Fans are watching, give them some power

Jan 25 2011 - 4:57pm

Padraig Harrington marked his ball, then flipped it to his caddie to be cleaned, waxed and detailed. Then he placed it back on the green, the seventh at Abu Dhabi Golf Club in the United Arab Emirates, and picked up his coin.

Somewhere hundreds, maybe thousands of miles away, a TV viewer rubbed his or her eyes in disbelief. The viewer clearly saw Harrington's finger unintentionally brush the ball, which moved ever so slightly. Unaware of what he had done, Harrington putted without resetting the ball.

The viewer knew exactly what this meant. Harrington had committed a two-stroke penalty. When that penalty was not reflected on his scorecard at round's end, well, there's only one honorable way to handle that kind of situation.

This happened in the first round of the Abu Dhabi Championship on Thursday. Before Friday's second round, Harrington had been disqualified based on an e-mail from a TV viewer who saw the infraction when no one else did.

What's more: Harrington liked it.

"The rules are good," he said. "We love the standard that we play by. When we have to stick to that, that's the best thing in our game."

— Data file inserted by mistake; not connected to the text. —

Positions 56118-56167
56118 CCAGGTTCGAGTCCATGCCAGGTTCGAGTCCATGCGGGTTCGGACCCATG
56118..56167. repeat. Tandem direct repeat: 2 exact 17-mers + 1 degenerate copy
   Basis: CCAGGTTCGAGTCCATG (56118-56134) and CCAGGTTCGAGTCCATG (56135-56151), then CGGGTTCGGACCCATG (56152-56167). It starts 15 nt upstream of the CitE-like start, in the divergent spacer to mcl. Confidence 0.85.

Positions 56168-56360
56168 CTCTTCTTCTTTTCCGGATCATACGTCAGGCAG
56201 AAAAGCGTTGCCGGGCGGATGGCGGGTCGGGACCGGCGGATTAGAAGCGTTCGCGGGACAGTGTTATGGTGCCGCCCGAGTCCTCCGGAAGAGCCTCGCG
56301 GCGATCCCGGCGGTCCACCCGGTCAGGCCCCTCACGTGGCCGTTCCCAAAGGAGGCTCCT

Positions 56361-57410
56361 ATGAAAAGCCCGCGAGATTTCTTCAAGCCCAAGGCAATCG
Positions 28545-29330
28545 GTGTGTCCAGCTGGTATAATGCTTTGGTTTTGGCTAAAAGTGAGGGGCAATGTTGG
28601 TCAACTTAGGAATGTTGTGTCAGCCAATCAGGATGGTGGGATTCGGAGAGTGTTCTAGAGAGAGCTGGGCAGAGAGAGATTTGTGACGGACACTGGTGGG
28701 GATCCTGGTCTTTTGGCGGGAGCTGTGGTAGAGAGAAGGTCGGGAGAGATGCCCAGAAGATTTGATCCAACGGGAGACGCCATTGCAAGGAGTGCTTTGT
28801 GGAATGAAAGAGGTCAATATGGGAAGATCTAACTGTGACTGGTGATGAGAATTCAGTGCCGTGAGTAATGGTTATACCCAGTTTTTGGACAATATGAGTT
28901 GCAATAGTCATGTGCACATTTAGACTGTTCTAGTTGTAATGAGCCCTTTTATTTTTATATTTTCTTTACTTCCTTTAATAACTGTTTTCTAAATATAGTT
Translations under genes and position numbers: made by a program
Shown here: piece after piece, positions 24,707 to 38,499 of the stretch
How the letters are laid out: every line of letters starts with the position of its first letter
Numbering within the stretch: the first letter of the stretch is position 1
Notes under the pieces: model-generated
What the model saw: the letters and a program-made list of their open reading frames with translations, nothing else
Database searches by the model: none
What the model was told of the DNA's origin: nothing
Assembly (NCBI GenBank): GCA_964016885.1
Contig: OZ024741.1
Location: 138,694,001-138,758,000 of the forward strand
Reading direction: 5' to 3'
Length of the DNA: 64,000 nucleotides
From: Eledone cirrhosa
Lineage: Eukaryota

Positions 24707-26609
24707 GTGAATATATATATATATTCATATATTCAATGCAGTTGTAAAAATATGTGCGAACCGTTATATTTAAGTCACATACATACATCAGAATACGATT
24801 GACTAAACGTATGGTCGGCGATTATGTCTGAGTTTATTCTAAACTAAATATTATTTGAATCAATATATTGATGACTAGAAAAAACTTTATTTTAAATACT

This isn't the first time this has happened. Earlier this month a call from a TV viewer resulted in a disqualification for Camilo Villegas at the Hyundai Tournament of Champions in Kapalua, Hawaii.

"I'm comfortable with the whole idea that there's people watching," Harrington said.

Harrington's attitude is not only commendable, but it's also food for thought. What's the most tiresome aspect of contemporary sporting events (not including DeSean Jackson's preening touchdown rituals)? That's right: Replay. And what's the best part of the multi-platform information age (not including music piracy)? Right again: Interactivity.

You see where we're going with this. Instead of replay officials and situation rooms making decisions based on video review, give that awesome power to the fans. A caveman could produce a simple app that would give fans input into a game that might be happening 50 feet away or on the other side of the world.

Fair or foul? Goal or no goal? Offensive foul or a block? Both feet in? Down by contact?

Let the fans decide. Give them 30 seconds to set down their beer bongs and vote using their smart phones, iPads, pagers, carrier pigeons, whatever they have lying around. All results legally binding.

It would get fans invested in the process, just like with "American Idol." And you never hear complaints about their judging.

At least not from Padraig Harrington.

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